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Different DrummersJazz in the Culture of Nazi Germany$
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Michael H. Kater

Print publication date: 2003

Print ISBN-13: 9780195165531

Published to Oxford Scholarship Online: January 2010

DOI: 10.1093/acprof:oso/9780195165531.001.0001

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On the Index: The Third Reich's Prewar Campaign

On the Index: The Third Reich's Prewar Campaign

Chapter:
(p.29) 1 On the Index: The Third Reich's Prewar Campaign
Source:
Different Drummers
Author(s):

Michael H. Kater (Contributor Webpage)

Publisher:
Oxford University Press
DOI:10.1093/acprof:oso/9780195165531.003.0002

Jazz was officially rejected in the Third Reich and was figuratively placed on the Index. It was denigrated as much in music journals as in daily newspapers and illustrated broadsheets. Government directives and the radio ranted against it, and public opinion maligned it as “Nigger jazz”. Such polemics were linked to the National Socialist disdain for most things of American origin, unless they were of a technical variety such as automobiles or films. These polemics were also rooted in the Nazi racist ideology that discriminated heavily against non-“Aryans” — in particular, blacks and Jews. While in power, the Nazis steadfastly believed that the United States constituted a corrupt people devoid of sophistication, with a childlike mentality that countenanced fun and games but was incapable of profundity or erudition. Despite the Nazi struggle for jazz substitution prior to World War II, jazz could not be suppressed.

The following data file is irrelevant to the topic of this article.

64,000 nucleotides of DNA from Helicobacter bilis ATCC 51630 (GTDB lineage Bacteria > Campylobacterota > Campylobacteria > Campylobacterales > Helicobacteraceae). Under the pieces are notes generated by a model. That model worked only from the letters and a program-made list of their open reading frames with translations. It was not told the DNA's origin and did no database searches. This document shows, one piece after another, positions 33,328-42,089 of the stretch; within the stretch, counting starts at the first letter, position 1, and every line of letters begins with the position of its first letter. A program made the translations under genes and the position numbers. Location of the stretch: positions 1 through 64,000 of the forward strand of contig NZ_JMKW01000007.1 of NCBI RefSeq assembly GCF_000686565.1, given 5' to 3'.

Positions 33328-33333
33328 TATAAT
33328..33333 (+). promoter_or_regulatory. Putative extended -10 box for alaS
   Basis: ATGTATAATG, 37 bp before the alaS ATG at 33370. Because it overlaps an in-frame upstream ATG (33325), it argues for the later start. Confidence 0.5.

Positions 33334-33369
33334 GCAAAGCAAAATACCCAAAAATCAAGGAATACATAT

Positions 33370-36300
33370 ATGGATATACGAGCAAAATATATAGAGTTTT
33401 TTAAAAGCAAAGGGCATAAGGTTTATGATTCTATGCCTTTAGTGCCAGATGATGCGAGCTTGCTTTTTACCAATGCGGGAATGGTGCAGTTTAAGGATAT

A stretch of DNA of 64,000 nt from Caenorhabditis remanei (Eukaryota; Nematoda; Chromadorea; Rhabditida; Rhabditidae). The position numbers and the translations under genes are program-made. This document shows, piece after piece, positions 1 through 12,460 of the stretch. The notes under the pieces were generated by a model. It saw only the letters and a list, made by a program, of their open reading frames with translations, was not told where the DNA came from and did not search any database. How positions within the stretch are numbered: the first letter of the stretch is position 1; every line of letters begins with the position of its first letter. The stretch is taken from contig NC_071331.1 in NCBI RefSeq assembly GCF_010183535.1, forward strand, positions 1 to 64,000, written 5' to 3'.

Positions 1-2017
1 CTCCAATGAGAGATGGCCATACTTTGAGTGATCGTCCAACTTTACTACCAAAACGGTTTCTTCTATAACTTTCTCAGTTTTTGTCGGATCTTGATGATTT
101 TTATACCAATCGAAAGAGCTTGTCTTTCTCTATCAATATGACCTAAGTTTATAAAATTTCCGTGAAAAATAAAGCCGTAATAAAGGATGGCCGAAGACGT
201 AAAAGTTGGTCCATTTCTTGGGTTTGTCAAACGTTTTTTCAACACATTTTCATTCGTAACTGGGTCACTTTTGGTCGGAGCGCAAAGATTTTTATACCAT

Keywords:   Germany, Nazis, jazz, racism, blacks, Jews, United States, xenophobia

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